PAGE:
How Might My Oral And Dental Health Change As I Age?

Taking care of your oral health is important during all stages of life. However, the aging process can bring changes to the teeth and mouth that make it especially crucial to monitor your mouth and dental hygiene during this time.

With the purpose of providing helpful information for our older patients, here are answers to three common questions you might have about aging and dental health.

1. How Do Oral and Dental Health Change Over Time?

As you age, you might notice some changes to your teeth and gums. Though natural, these changes can sometimes cause discomfort and dental complications in older adults.

One common way teeth change with age involves sensitivity. As you get older, the nerves in your teeth can shrink, making them less sensitive to things like temperature and pain from cavities. On the other hand, receding gum tissue could result in heightened tooth sensitivity, as the tooth’s soft root tissue becomes exposed.

Over time, you might also experience other changes with your dental health. A lifetime of wear and plaque buildup can leave your teeth and mouth vulnerable to a number of problems if they’re not cared for properly.

2. What Oral Health Problems Should Older Adults Know About?

The natural changes to the teeth and mouth during the aging process, as well as other shifting factors older adults experience — such as changes in mobility or medications — can increase the risk of developing dental health problems, including:

  • Gum disease and periodontitis
  • Cavities and tooth decay
  • Dry mouth (from medications)
  • Oral Cancer
  • A requirement for dentures or tooth replacements

In addition, remember that the loss of tooth sensitivity could make it more difficult to notice cavities and other damages when they occur. Older adults are also more likely to have dental health problems that are severe by the time they seek help.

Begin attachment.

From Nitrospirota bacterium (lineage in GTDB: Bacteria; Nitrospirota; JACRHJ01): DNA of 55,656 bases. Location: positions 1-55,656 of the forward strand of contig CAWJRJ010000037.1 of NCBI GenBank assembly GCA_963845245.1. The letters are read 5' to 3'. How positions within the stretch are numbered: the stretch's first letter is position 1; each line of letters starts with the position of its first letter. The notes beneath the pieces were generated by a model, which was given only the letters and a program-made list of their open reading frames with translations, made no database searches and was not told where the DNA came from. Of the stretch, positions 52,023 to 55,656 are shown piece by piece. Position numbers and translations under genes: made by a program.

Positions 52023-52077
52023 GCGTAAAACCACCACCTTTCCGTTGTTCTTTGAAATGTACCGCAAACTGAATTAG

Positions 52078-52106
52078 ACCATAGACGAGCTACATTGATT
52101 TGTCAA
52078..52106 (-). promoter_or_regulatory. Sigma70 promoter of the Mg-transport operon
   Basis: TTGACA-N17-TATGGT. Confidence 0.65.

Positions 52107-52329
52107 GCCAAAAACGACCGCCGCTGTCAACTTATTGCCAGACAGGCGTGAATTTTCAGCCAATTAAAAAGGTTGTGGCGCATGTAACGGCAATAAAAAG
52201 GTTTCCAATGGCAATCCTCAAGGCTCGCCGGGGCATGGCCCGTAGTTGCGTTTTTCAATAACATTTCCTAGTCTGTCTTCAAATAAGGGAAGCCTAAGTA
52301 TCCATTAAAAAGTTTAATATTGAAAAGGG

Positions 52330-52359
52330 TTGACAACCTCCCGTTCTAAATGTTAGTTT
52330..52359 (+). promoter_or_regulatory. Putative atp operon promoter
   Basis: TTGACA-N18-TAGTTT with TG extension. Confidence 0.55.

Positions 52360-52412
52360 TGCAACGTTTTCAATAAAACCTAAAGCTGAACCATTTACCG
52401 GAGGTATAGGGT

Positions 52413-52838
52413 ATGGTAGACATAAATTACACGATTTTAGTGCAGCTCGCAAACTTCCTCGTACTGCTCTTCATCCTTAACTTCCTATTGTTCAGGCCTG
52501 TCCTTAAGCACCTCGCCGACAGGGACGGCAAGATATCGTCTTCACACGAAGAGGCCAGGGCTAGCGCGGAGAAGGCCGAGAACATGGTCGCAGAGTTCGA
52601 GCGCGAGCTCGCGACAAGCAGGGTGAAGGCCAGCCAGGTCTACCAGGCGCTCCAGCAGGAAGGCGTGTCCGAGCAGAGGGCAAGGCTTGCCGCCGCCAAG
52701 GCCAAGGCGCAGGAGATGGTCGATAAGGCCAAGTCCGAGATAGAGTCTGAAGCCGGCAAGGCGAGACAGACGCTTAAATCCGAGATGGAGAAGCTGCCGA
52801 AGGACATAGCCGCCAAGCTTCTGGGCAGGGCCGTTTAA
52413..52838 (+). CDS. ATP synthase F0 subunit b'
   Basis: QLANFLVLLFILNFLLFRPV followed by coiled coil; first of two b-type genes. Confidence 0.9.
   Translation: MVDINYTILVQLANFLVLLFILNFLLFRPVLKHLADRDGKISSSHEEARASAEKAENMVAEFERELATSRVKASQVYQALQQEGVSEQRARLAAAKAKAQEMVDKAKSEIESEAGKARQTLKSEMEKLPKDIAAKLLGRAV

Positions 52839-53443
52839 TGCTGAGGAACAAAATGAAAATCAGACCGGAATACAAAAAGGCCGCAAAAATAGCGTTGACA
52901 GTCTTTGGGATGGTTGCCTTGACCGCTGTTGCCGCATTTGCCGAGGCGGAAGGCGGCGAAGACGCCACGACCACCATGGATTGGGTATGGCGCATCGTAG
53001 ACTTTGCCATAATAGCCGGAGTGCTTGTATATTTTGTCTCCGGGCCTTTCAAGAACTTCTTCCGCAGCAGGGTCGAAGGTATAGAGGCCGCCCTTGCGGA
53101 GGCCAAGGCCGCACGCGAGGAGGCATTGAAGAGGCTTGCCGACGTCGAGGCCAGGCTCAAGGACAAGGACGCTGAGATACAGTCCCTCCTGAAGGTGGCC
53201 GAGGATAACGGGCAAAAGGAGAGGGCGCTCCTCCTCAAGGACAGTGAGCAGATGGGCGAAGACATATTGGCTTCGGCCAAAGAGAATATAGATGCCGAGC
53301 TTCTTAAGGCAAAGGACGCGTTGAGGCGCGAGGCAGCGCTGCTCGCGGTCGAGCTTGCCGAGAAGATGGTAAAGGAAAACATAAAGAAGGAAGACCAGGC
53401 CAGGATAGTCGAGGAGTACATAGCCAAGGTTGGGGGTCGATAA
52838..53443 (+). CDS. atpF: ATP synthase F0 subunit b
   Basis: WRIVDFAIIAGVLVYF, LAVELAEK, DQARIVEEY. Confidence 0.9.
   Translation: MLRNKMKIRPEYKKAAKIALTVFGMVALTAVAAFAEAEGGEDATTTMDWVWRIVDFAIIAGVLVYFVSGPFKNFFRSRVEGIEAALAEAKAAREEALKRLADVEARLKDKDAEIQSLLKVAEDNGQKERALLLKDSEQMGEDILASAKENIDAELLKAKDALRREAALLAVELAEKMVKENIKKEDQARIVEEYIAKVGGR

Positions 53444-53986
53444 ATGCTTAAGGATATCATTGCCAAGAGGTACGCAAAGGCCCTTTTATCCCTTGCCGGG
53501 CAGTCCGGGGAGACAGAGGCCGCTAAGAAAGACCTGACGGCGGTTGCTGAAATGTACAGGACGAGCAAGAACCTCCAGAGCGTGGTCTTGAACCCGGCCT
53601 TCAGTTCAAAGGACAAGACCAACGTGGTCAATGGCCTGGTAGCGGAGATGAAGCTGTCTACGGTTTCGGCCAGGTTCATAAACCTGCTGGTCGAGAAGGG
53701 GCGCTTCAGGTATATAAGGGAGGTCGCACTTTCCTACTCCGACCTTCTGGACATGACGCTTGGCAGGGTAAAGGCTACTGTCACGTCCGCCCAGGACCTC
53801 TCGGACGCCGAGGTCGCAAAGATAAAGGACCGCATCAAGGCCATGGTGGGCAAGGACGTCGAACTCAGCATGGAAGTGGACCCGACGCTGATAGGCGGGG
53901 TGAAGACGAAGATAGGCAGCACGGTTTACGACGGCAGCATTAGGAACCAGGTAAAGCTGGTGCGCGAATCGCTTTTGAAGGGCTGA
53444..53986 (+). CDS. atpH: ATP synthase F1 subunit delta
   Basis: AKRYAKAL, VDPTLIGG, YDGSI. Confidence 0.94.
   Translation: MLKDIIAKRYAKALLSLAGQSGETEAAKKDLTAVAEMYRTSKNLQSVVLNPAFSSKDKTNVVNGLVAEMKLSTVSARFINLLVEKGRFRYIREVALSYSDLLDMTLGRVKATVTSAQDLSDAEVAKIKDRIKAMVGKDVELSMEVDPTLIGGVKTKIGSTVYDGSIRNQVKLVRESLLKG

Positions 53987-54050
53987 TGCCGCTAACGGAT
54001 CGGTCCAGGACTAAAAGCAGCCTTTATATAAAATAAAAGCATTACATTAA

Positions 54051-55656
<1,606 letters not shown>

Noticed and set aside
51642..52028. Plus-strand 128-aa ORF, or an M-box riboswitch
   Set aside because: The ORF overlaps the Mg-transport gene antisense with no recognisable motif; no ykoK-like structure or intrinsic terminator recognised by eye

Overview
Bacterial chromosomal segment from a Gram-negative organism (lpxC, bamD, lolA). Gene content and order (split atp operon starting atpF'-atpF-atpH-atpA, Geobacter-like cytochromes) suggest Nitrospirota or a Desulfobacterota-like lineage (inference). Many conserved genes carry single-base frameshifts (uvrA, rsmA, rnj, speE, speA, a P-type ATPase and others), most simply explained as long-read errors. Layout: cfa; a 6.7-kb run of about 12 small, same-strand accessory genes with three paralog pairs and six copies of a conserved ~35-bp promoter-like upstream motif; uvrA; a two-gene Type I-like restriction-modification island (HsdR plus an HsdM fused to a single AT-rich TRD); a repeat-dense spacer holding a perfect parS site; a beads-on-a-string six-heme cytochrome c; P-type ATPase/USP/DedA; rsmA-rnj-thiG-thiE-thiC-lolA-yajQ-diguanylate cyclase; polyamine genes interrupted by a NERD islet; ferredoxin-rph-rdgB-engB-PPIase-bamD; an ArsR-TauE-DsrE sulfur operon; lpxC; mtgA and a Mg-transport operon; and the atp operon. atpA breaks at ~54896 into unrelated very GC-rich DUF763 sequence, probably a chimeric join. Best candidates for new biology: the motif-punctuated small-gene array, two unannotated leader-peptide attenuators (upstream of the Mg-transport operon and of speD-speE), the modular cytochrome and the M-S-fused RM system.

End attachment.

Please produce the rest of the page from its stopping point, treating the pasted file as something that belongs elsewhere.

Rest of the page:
3. How Can You Take Care of Your Dental Health as You Age?

Though aging can increase your risk for certain oral health concerns, it doesn’t mean you should give up on having strong, healthy teeth. If you practice good oral hygiene, it’s possible to keep a healthy set of teeth for a lifetime.

Here are a few things you can do to care for your dental health as you age:

  • Brush your teeth at least twice per day
  • Floss between your teeth at least once per day
  • Take dentures out at night, and clean them daily
  • Drink fluoridated tap water if it’s available
  • Combat dry mouth with water or artificial saliva
  • Visit a dentist for routine checkups, cleanings and cancer screenings

If you have arthritis or another condition that makes brushing and flossing difficult, you might also consider using an electric toothbrush or flossing tool.

Keep Your Teeth Young

Aging can bring new changes to your dental health. However, you can work to keep your mouth feeling healthy by practicing good oral hygiene and visiting a dentist regularly. If you’d like to schedule an appointment, or if you have any questions about aging and dental health, feel free to reach out to us at Dental Choice.


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